Man is intelligent, instinctively and consciously intelligent; nature is not. Man is fortified with memory; nature does not possess it. Man is the discoverer of the mysteries of nature; nature is not conscious of those mysteries herself. It is evident, therefore, that man is dual in aspect: as an animal he is subject to nature, but in his spiritual or conscious being he transcends the world of material existence. His spiritual powers, being nobler and higher, possess virtues of which nature intrinsically has no evidence; therefore, they triumph over natural conditions. These ideal virtues or powers in man surpass or surround nature, comprehend natural laws and phenomena, penetrate the mysteries of the unknown and invisible and bring them forth into the realm of the known and visible. All the existing arts and sciences were once hidden secrets of nature. By his command and control of nature man took them out of the plane of the invisible and revealed them in the plane of visibility, whereas according to the exigencies of nature these secrets should have remained latent and concealed. According to the exigencies of nature electricity should be a hidden, mysterious power; but the penetrating intellect of man has discovered it, taken it out of the realm of mystery and made it an obedient human servant. In his physical body and its functions man is a captive of nature; for instance, he cannot continue his existence without sleep, an exigency of nature; he must partake of food and drink, which nature demands and requires. But in his spiritual being and intelligence man dominates and controls nature, the ruler of his physical being. Notwithstanding this, contrary opinions and materialistic views are set forth which would relegate man completely to physical subservience to nature’s laws. This is equivalent to saying that the comparative degree exceeds the superlative, that the imperfect includes the perfect, that the pupil surpasses the teacher—all of which is illogical and impossible. When it is clearly manifest and evident that the intelligence of man, his constructive faculty, his power of penetration and discovery transcend nature, how can we say he is nature’s thrall and captive? This would indicate that man is deprived of the bounties of God, that he is retrograding toward the station of the animal, that his keen superintelligence is without function and that he estimates himself as an animal, without distinction between his own and the animal’s kingdom. – Ibid., pp. 80-81.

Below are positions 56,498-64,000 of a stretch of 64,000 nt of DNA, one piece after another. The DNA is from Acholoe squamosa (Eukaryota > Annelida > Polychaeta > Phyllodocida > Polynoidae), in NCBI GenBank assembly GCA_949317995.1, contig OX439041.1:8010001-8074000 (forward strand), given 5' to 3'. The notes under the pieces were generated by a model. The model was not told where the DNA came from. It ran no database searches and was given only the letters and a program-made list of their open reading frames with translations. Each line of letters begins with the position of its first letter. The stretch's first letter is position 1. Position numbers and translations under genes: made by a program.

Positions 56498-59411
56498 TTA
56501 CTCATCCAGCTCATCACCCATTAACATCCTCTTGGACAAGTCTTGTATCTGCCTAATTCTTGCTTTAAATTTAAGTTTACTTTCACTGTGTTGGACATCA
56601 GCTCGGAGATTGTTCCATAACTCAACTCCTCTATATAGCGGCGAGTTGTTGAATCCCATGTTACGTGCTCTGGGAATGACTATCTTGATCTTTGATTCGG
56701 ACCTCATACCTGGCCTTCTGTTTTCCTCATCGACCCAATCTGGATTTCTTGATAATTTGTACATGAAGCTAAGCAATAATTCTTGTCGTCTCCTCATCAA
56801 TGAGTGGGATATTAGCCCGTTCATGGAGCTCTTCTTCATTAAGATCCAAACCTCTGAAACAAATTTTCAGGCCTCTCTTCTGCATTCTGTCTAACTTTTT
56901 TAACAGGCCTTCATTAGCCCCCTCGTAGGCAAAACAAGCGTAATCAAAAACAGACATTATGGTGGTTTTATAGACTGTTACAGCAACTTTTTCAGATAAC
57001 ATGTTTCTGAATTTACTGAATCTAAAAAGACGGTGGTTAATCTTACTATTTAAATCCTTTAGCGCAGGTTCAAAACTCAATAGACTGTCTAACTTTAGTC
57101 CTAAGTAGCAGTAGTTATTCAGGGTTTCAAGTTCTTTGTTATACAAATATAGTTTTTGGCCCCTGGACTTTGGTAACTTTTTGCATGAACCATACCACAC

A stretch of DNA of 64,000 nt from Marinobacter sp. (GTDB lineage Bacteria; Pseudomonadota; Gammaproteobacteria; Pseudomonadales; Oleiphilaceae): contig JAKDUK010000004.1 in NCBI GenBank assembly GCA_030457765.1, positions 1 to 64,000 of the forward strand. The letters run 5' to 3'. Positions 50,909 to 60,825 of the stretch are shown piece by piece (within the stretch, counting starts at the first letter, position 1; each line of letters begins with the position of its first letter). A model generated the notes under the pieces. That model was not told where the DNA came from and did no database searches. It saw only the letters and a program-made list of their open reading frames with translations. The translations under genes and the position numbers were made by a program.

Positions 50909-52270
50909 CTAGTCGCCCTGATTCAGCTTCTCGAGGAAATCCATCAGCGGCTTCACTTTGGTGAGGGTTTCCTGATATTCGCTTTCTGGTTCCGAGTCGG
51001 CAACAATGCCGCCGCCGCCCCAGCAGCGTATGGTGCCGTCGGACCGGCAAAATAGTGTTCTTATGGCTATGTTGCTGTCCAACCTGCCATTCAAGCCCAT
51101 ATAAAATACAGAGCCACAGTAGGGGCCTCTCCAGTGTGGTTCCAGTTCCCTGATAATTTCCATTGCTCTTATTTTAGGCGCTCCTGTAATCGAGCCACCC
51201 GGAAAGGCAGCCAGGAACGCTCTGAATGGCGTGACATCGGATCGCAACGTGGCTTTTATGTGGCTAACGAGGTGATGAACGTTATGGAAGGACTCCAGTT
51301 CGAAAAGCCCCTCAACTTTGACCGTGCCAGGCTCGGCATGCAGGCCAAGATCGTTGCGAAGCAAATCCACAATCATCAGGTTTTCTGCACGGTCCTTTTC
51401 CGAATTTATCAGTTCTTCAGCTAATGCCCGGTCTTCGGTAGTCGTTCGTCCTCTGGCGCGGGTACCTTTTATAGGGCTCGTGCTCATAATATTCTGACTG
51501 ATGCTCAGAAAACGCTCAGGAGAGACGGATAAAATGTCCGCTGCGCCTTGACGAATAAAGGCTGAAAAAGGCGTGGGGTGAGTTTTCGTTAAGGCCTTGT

So what does the fact that human beings have something nature itself lacks really mean in the last analysis? From a Baha’i perspective, it means we have something enormously valuable, something the Baha’i teachings call “divine idealism:”
Man is endowed with volition and memory; nature has neither. Man can seek out the mysteries latent in nature, whereas nature is not conscious of her own hidden phenomena. Man is progressive; nature is stationary, without the power of progression or retrogression. Man is endowed with ideal virtues—for example, intellection, volition, faith, confession and acknowledgment of God—while nature is devoid of all these. The ideal faculties of man, including the capacity for scientific acquisition, are beyond nature’s ken. These are powers whereby man is differentiated and distinguished from all other forms of life. This is the bestowal of divine idealism, the crown adorning human heads. Notwithstanding the gift of this supernatural power, it is most amazing that materialists still consider themselves within the bonds and captivity of nature. The truth is that God has endowed man with virtues, powers and ideal faculties of which nature is entirely bereft and by which man is elevated, distinguished and superior. We must thank God for these bestowals, for these powers He has given us, for this crown He has placed upon our heads. – Ibid., p. 50.